The career also earned McAuliffe three patents pertaining to use of aluminum. He said one was for pop-off food can lids (lift the tab, peel back the lid) and another was for a way to recycle aluminum cans into sheets of aluminum.

“I had quite an exciting career,” he said.

McAuliffe also spent two years in the U.S. Army from which he was discharged as a staff sergeant after experiencing “jungle training” in Panama mid-1950s as trouble was brewing in Vietnam. His discharge came before hostilities involved American troops.

McAuliffe said his son, Dan, just recently retired from the Army and is a lawyer licensed to practice in several states, including serving as a lawyer for two Indian tribes in Idaho. The older McAuliffe said the younger one graduated with honors from the George Washington University Law School in Washington, D.C.

“I had to get him a tutor at Golden High School,” Don McAuliffe joked, “and now he’s practicing law.”

Don McAuliffe started on the Butte High basketball team for two years, but his best sport was most likely track. He won the state high hurdles championship twice and held the state record for 18 years. He blistered the 120-yard distance while going over hurdles in 14.8 seconds – on a cinders track.

“My senior year was my first year at trying football,” he said, saying friends finally talked him into it after he’d hit his growth spurt. “Now, I’m getting the diamond pin. It is quite an honor.”

A late-summer job and a lack of much physical size deterred him from playing football earlier in his career, he said.

“I’m still in one piece,” he reported. “I have a hearing aid and a cane, but I think we all have something for help.”

McAuliffe grew up on The Hill, raised near the Stewart and Anselmo Mines. As a teenager, he worked his Christmas vacations in the Stewart sewers.

Sophomore trigonometry class helped determine his future. It not only helped hone his engineering aspirations, but also there was an attractive classmate seated in front of him named Dolores Carveth.

“She kept turning around and trying to get answers to the problems from me,” McAuliffe said. “She didn’t think much of me when I wouldn’t give them to her. It took awhile to get a date with her.”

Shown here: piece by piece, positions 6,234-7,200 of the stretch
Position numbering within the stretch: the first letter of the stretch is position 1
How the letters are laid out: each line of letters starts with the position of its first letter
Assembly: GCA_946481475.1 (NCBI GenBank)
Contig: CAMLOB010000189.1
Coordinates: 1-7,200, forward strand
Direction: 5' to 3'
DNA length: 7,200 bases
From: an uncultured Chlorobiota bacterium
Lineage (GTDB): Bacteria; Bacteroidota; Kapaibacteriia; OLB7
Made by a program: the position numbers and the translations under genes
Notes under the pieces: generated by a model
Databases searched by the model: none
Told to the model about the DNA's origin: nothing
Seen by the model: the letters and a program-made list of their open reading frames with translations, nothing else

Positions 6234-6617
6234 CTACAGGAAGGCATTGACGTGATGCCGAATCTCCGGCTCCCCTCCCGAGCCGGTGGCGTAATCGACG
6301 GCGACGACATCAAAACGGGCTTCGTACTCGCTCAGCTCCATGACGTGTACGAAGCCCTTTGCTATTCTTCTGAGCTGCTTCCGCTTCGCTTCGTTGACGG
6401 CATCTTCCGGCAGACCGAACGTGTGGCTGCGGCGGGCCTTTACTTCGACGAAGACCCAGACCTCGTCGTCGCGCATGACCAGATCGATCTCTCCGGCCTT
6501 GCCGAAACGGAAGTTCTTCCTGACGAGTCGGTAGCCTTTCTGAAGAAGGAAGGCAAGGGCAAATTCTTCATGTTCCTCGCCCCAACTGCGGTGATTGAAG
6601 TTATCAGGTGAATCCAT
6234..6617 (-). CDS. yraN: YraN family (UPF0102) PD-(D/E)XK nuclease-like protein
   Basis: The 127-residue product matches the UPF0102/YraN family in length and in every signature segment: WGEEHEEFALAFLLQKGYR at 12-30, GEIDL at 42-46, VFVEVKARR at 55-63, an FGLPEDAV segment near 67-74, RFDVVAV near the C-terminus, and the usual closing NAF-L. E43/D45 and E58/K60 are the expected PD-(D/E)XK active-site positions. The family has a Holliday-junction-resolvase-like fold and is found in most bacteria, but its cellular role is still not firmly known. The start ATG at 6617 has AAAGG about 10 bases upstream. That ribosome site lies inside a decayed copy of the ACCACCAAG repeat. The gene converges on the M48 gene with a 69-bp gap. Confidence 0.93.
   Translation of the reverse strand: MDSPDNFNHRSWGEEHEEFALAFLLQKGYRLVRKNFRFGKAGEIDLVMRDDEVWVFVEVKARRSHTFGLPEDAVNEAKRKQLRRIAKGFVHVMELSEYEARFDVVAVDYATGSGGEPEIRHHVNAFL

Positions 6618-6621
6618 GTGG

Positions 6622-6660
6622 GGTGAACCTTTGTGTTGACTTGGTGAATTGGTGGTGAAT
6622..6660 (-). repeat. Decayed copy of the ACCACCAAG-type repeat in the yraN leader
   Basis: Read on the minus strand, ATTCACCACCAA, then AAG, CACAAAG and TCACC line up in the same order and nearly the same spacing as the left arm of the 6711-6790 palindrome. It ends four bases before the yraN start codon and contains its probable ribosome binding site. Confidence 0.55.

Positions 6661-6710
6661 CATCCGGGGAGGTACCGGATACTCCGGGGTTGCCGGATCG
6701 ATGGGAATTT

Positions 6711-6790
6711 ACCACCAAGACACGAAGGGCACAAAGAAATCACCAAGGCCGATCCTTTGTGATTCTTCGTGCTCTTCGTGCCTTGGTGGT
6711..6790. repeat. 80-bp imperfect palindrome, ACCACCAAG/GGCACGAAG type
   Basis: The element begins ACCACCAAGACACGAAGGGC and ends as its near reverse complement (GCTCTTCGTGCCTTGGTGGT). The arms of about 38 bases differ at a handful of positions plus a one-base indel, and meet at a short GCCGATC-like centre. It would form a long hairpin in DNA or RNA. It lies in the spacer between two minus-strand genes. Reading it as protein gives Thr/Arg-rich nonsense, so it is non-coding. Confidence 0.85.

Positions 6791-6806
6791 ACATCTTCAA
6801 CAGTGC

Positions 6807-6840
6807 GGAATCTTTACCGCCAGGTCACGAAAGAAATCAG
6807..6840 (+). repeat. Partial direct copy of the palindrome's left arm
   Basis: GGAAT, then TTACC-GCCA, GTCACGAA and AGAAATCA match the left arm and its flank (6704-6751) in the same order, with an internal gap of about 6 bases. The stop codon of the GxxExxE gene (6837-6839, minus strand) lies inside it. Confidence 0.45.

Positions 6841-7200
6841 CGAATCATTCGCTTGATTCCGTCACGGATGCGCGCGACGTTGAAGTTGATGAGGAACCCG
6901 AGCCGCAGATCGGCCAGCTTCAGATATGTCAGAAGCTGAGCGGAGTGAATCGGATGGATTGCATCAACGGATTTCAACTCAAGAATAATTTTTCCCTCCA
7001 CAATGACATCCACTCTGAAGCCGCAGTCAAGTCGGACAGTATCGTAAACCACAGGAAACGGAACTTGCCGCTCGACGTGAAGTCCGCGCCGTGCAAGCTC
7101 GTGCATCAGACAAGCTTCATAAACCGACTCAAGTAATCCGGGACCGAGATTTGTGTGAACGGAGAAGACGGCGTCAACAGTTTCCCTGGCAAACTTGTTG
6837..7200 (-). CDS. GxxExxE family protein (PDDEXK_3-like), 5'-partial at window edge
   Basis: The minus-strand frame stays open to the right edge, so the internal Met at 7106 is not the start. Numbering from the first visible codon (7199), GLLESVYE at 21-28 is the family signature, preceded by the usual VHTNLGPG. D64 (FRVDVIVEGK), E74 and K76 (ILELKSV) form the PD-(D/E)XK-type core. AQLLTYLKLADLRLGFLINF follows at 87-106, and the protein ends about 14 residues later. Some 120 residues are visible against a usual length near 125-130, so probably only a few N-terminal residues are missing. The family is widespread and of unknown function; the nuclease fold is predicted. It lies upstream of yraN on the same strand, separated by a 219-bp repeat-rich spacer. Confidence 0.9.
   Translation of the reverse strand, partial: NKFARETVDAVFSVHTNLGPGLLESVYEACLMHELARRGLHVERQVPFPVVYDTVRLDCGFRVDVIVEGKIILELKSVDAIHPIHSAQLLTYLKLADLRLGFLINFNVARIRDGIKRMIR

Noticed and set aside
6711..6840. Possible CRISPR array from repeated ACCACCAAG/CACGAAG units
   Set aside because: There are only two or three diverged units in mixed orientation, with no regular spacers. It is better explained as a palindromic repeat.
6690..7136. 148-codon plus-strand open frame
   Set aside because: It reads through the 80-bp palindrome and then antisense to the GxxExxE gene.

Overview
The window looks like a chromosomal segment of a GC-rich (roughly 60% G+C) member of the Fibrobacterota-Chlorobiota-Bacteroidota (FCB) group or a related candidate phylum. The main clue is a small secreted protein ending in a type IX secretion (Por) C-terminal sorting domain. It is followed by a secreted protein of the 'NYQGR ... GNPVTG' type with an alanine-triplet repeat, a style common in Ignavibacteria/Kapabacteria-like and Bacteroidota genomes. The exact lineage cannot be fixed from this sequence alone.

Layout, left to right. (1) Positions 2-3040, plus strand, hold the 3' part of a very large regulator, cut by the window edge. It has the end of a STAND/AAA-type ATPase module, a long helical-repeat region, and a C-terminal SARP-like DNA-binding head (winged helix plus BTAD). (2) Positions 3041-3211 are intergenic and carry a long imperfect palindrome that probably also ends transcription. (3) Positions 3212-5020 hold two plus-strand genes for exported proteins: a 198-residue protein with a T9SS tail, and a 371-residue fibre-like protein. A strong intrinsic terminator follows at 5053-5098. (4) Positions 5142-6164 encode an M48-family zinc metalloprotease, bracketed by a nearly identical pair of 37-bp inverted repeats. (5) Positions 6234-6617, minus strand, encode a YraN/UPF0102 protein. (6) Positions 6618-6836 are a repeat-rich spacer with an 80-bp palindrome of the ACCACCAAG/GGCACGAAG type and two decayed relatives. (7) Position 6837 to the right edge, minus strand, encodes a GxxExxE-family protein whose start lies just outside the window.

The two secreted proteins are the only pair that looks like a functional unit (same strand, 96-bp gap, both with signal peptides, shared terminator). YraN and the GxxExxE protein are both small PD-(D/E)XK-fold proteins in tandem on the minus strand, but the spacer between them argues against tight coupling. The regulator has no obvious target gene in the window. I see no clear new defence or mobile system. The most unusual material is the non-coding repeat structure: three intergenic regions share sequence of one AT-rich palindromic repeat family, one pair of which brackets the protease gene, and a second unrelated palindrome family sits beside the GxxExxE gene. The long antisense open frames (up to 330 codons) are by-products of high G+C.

They were married 62 years. Dolores (Carveth) McAuliffe passed away two years ago and is one of 59,000 buried at the Fort Logan National Cemetery in Denver, where Don McAuliffe will someday join her.

Don McAuliffe said his wife became a nurse and completed studies, then worked in the field wherever he was assigned in his career. Pride was in his voice when he said she was a “good nurse.”

“She was a typical nurse,” he said, “dedicated, took care of everyone else instead of her own health. She took good care of me.”

McAuliffe played for Dahlberg in all three of his sports. He remembered feeling the legend’s wrath once.

It was on the football trip to Great Falls.

“We were ahead by 13 points at halftime and they beat us by two touchdowns,” McAuliffe said. “We thought Swede would have a stroke. He confined us to our hotel rooms that night. We couldn’t even go to dinner. They had food brought to us.”

McAuliffe’s roommate on the trip, Lee Parrett, manned the other end on the gridiron. He also was a fun-seeker, according to McAuliffe. He said Parrett had made some friends at the stadium and gotten an invitation to the post-game dance. McAuliffe snuck out with him.

“We went out the window and down the fire escape,” McAuliffe said, “but we were back in our room by 10 o’clock.

“And as soon as we got through the window and into our room, the lights came on. Two coaches were standing in the middle of the room

“ ‘You two are done! Turn in your game uniforms,’ Swede yelled at us. “So, we were scared all the way back to Butte on the bus. We thought we were done. We’d lost our letters and anything else (post-season awards, honors, etc.). I felt awful.

“Then, when we got back, we went to turn in our uniforms and nobody knew anything about it. Nobody mentioned it again.”

So, McAuliffe and Parrett got to stay on the team and got to play the rest of the season, which, McAuliffe now surmises, had something to do with the quick ending to their suspensions.

“They were saving us for the Central game,” he said. “Central had a good team and we played them next. It was the last game.”

And, Don McAuliffe got his letter and, soon, will get his diamond pin.